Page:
Minneapolis Mayor Jacob Frey published an op-ed in The Washington Post Monday defending his decision to seek reimbursement from President Donald Trump’s reelection campaign for security costs related to the president’s Minneapolis rally.
As The Minnesota Sun reported, the Trump campaign accused Frey of extortion and “abusing the power of his office” by “conjuring a phony and outlandish bill for security.” The total security bill was $530,000 and campaign manager Brad Parscale said before the rally that the event would go on as scheduled and the “Trump campaign has not agreed to pay any additional funds.”
Frey said his position “with respect to the operating costs remains unchanged,” and revealed in his Monday op-ed that the matter is still unsettled.
“The venue the campaign chose, Target Center, is publicly owned but privately operated,” Frey explains in his article. “Under the terms of the city’s contract with the operator, Minneapolis is entitled to reimbursement for certain costs. In our view, those include excess costs for public safety and traffic control, among other services. Had the venue been privately owned, we wouldn’t have had as much leverage to recoup costs.”
“At this point, the matter remains a standoff,” he continues. “The booking agent is still seeking payment from the Trump campaign, and our position continues to be that the city should be reimbursed.”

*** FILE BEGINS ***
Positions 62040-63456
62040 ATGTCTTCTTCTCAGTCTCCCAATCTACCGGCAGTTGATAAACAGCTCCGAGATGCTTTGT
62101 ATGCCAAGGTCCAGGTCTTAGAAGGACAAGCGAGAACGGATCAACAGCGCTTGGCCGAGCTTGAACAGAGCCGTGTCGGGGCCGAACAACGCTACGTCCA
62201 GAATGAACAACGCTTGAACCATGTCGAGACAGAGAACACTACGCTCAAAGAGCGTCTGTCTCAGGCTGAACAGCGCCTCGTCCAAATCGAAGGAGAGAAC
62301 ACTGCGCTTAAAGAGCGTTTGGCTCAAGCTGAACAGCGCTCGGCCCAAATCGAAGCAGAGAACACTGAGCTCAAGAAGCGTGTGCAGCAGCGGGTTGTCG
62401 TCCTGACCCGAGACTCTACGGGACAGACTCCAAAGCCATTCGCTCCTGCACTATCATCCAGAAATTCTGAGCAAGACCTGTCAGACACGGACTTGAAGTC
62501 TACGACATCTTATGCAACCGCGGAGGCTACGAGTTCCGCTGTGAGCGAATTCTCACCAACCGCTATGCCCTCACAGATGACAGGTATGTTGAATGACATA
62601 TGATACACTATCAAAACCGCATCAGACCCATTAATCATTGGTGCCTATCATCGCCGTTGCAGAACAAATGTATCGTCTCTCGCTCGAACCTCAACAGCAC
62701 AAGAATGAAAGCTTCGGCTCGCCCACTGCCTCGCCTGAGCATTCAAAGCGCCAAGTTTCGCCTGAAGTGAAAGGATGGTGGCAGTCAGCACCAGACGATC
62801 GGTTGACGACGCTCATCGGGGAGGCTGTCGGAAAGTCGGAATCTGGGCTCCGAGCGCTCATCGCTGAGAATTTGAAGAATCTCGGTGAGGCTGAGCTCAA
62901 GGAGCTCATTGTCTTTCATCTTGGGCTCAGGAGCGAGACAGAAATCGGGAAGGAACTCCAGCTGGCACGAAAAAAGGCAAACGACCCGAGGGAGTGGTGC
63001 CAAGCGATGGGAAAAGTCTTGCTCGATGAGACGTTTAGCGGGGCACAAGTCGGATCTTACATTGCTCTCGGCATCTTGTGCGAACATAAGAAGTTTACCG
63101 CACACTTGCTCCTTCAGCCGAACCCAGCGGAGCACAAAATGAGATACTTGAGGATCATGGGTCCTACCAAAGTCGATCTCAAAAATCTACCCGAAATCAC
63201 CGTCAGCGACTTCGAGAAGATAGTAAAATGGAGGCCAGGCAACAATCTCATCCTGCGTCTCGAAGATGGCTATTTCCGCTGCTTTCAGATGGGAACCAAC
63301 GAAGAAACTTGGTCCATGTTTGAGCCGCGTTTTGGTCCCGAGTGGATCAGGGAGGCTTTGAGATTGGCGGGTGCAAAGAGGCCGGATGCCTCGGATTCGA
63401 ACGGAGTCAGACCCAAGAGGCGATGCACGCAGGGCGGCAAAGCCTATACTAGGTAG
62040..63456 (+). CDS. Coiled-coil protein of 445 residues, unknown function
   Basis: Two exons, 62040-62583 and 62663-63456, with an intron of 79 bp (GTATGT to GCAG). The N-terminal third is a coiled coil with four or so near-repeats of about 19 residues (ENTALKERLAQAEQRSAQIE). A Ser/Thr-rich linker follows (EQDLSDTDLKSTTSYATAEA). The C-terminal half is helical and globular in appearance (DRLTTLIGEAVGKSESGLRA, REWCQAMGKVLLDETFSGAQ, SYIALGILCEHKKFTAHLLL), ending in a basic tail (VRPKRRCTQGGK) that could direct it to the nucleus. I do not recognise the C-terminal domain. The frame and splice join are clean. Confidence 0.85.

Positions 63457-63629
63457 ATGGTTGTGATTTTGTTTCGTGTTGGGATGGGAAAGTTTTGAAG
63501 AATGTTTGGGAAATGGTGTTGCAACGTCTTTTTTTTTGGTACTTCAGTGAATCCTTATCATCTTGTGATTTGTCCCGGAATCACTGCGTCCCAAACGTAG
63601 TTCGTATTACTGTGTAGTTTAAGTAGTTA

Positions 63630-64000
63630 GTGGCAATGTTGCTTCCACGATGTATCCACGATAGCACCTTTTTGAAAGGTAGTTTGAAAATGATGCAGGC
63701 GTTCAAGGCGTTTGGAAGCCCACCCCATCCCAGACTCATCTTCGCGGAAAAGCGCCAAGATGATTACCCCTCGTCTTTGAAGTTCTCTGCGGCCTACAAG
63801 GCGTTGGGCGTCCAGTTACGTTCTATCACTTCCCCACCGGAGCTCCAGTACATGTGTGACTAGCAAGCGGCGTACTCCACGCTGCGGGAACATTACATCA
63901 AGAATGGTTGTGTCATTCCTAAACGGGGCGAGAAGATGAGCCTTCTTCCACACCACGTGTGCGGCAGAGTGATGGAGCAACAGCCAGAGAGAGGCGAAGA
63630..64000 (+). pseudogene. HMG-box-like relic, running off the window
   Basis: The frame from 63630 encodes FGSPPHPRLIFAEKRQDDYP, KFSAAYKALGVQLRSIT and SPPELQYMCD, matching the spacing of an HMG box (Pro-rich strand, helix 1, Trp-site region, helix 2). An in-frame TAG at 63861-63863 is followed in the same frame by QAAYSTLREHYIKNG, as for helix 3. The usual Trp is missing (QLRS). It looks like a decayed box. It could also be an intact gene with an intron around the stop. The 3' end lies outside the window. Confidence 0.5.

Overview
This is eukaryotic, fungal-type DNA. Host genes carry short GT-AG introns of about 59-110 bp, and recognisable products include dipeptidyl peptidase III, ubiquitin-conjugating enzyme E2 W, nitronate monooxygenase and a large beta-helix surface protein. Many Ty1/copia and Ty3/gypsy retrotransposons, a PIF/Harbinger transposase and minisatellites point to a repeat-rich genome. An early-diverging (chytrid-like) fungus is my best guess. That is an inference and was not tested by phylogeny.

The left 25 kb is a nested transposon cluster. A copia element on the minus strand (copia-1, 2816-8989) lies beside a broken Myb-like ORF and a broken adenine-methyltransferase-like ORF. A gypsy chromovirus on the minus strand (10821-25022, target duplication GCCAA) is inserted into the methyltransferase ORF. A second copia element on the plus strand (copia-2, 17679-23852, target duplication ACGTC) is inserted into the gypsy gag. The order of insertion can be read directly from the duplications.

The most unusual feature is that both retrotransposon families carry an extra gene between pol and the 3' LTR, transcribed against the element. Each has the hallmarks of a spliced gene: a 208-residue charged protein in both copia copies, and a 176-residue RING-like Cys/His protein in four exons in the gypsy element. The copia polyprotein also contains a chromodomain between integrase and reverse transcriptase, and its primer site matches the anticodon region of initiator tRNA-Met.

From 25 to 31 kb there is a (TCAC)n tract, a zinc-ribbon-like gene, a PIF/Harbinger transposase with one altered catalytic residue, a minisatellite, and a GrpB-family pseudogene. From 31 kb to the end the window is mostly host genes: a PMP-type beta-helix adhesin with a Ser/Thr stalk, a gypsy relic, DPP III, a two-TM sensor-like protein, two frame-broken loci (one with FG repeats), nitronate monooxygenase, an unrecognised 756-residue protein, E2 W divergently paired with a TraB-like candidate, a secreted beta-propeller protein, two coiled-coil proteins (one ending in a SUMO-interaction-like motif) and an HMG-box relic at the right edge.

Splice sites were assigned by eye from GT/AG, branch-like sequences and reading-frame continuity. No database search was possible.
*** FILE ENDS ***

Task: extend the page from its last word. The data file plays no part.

Frey acknowledges that he has a “responsibility to protect free speech” as mayor, even though he finds President Trump’s rhetoric and policies “reprehensible.”
“Many things in this president’s life have been fluid. He was once a pro-choice Democrat. He was for the Iraq war before he was against it. He famously disdained presidential golf outings, but now he can’t live without them,” Frey writes. “One constant in Trump’s public and private careers? He doesn’t like paying his bills.”
Frey claims that Minneapolis has a responsibility to “ensure that our limited funds are put to good uses.”
“Every opportunity we have to save taxpayer dollars and dedicate them to important matters such as affordable housing policy is an opportunity we must seize,” he writes. “When the president learned that Minneapolis was seeking reimbursement, he did not call me directly to discuss details. He did not seek to better understand the terms of the contract. He took to Twitter to make threats, inflame his base ahead of the event and lash out at me and the diverse city I represent.”
He concludes by offering other local officials a few “lessons” he learned from his exchange with the president.
“When the president brings his show to your town, there may well be avenues available to hold his campaign accountable for the costs it imposes. And if expecting your city to be reimbursed provokes Trump’s trademark abuse, it’s best to meet his incivility with civility and a bit of humor,” Frey suggests.
He then calls on Congress to pass legislation that would allow cities to be “automatically entitled to reimbursement from the campaign instead of being forced to act like a collection agency.”
“Congress should exercise its oversight authority and make clear that public-safety services constitute something of value to a political campaign,” he concludes. “As the 2020 campaign ramps up, that’s a rule that should have bipartisan buy-in and bipartisan application.”
His op-ed was republished by The Star Tribune and can be read here.
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